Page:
However, the inner city has suffered enormously from the decades-old conflict between Flemings and Walloons, which has geared the country's political machinery along ethno-nationalist lines and focused politics on the rivalry between these two communities to the detriment of everything else, including the needs of minorities. The devolution of power to the provinces and the exodus of the well-off to the suburbs and other towns has only amplified the problem for Brussels.
This means that though Brussels generates a huge proportion of Belgium's GDP, little of that wealth stays in the capital. Today, the city has the highest unemployment rate in the country and one of the highest in Europe. Poverty is rampant and marginalisation rife. “There are young people who have lost hope,” observes Al Hilou.
Some cite examples of jihadists and terrorists who were from middle-class backgrounds or had no money troubles. For instance, they point to Paris attacks suspect and fugitive Salah Abdesalam, who used to run a bar with his brother.
But this misses the point. It is about social, not just economic, marginalisation and exclusion, not to mention aspirations to actual, not just notional, equality. Abdesalam was reportedly raised in Molenbeek, where youth grow up with the idea that either they will be unemployed or need to find a technical vocation to pay the bills. They also have to contend with discrimination and racism from mainstream society, not to mention the demonisation of their cultural heritage.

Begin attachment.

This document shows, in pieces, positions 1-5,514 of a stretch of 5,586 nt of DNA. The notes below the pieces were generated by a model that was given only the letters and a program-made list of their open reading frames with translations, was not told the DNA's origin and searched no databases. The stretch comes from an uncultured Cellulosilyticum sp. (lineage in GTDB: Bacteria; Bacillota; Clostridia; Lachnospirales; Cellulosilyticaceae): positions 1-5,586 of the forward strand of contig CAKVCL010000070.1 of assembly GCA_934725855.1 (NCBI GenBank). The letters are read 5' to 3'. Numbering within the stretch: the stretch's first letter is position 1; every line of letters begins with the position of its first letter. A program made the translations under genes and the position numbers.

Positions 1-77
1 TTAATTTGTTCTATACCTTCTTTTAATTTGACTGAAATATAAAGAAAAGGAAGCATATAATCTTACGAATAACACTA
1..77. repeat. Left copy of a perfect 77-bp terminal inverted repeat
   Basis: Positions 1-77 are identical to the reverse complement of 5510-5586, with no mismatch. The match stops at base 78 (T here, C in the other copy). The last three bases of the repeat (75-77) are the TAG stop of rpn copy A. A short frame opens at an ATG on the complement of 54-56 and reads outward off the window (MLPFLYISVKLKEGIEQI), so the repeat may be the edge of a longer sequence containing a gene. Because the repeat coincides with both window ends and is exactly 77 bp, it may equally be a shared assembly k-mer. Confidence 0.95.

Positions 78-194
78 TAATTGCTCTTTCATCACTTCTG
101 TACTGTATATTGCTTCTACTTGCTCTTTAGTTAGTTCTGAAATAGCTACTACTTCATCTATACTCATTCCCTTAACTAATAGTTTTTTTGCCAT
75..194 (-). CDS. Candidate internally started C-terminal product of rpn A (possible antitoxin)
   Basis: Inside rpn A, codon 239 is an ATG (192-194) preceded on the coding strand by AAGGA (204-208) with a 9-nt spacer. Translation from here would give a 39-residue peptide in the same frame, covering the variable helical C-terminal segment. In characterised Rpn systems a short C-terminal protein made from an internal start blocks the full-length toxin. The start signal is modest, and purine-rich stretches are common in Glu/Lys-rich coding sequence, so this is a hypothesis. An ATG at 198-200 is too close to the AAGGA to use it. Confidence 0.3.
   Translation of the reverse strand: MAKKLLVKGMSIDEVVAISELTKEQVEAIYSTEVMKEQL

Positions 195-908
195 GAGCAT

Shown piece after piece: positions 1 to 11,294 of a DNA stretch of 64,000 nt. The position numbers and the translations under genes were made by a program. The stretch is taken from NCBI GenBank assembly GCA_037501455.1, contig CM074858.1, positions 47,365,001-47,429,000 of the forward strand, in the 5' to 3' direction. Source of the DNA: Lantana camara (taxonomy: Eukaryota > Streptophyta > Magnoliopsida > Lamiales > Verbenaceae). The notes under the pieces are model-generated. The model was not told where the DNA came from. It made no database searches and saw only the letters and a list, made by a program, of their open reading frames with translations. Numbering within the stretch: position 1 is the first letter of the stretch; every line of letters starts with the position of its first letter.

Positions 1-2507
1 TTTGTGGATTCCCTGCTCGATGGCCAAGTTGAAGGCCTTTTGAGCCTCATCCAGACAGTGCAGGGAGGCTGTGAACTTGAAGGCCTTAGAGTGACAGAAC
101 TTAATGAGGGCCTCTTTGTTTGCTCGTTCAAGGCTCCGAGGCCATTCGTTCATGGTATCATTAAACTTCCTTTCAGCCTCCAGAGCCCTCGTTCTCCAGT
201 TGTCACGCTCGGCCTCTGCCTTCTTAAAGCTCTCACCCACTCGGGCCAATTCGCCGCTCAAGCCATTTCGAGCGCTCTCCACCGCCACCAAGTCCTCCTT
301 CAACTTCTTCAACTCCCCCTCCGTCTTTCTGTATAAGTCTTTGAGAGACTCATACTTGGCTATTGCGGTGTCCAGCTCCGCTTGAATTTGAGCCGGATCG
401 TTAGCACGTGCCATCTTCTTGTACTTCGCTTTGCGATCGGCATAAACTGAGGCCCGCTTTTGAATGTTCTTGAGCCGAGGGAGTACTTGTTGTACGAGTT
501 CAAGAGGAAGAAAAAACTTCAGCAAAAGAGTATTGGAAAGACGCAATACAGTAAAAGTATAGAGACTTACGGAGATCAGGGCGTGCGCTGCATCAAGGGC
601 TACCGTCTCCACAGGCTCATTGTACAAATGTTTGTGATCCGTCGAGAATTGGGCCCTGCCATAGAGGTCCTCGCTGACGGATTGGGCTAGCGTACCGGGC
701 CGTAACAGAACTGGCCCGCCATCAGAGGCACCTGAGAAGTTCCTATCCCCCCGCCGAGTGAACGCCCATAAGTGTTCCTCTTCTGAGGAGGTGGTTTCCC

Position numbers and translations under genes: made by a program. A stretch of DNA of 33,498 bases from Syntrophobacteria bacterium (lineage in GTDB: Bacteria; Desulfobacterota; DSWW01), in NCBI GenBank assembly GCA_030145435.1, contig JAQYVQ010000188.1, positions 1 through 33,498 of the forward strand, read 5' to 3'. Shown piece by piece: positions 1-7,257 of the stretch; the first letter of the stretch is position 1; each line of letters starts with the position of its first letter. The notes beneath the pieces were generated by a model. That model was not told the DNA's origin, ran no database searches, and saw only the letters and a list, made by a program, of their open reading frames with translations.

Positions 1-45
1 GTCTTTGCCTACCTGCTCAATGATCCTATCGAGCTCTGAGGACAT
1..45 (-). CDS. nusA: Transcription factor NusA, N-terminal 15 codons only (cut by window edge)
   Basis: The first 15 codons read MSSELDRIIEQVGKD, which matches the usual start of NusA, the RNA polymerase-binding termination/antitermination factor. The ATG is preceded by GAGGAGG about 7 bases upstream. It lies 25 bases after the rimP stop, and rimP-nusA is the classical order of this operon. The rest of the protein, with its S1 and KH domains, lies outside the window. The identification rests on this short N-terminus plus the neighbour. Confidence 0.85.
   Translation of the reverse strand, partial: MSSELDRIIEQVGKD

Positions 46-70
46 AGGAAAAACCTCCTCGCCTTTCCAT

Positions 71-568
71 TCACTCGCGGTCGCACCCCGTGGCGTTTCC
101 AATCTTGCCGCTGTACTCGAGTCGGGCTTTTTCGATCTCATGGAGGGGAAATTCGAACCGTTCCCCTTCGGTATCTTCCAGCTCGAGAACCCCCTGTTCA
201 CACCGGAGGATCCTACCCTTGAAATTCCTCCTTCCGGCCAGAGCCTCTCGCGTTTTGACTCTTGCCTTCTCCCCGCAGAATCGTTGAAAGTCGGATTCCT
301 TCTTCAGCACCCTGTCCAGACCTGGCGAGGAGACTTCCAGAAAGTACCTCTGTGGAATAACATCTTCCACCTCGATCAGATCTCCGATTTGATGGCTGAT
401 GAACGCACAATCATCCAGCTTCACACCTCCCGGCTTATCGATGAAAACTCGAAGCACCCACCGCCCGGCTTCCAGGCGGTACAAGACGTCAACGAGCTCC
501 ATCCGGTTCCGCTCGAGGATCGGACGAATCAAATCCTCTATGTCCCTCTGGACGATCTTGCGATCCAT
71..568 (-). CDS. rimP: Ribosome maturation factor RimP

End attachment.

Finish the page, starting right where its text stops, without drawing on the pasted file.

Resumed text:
This may partly explain – though does not excuse – why Abdesalam turned to crime long before he considered terrorism. Social exclusion and growing contempt towards his community, not religious conviction, may also partly explain – but not excuse or justify – how a young man enamoured of drugs and alcohol abandoned his hedonism to pursue violent Islamist terrorism.
The media can raise awareness of these issues and politicians can strike at the root causes. However, despite exceptions, both seem to be generally failing in this mission. “The media frenzy and the politicians are just dirtying Brussels' reputation,” opined Zouhair Ziani, 16, from Molenbeek, who is also studying audiovisual art.
To tackle this bad press, a group of classmates from Ziani's school in Anderlecht released a video titled “I hope”, which has garnered much-needed positive media attention. In it, they express silently, by way of handheld signs, their mundane hopes. “Here, we live together, through the power of multiculturalism,” they assert defiantly, adding their hope that the “fear and hate” surrounding them does not destroy their friendships.
Social and community workers are also frustrated by this simplistic, binary narrative. “What bothers me and makes me despondent is all the whining about the left-wing ‘politically correct elite',” complains Eric Gijssen, a video artist and social worker who works with marginalised youth. “But from what I can see Islam-bashing is the new ‘political correctness'.”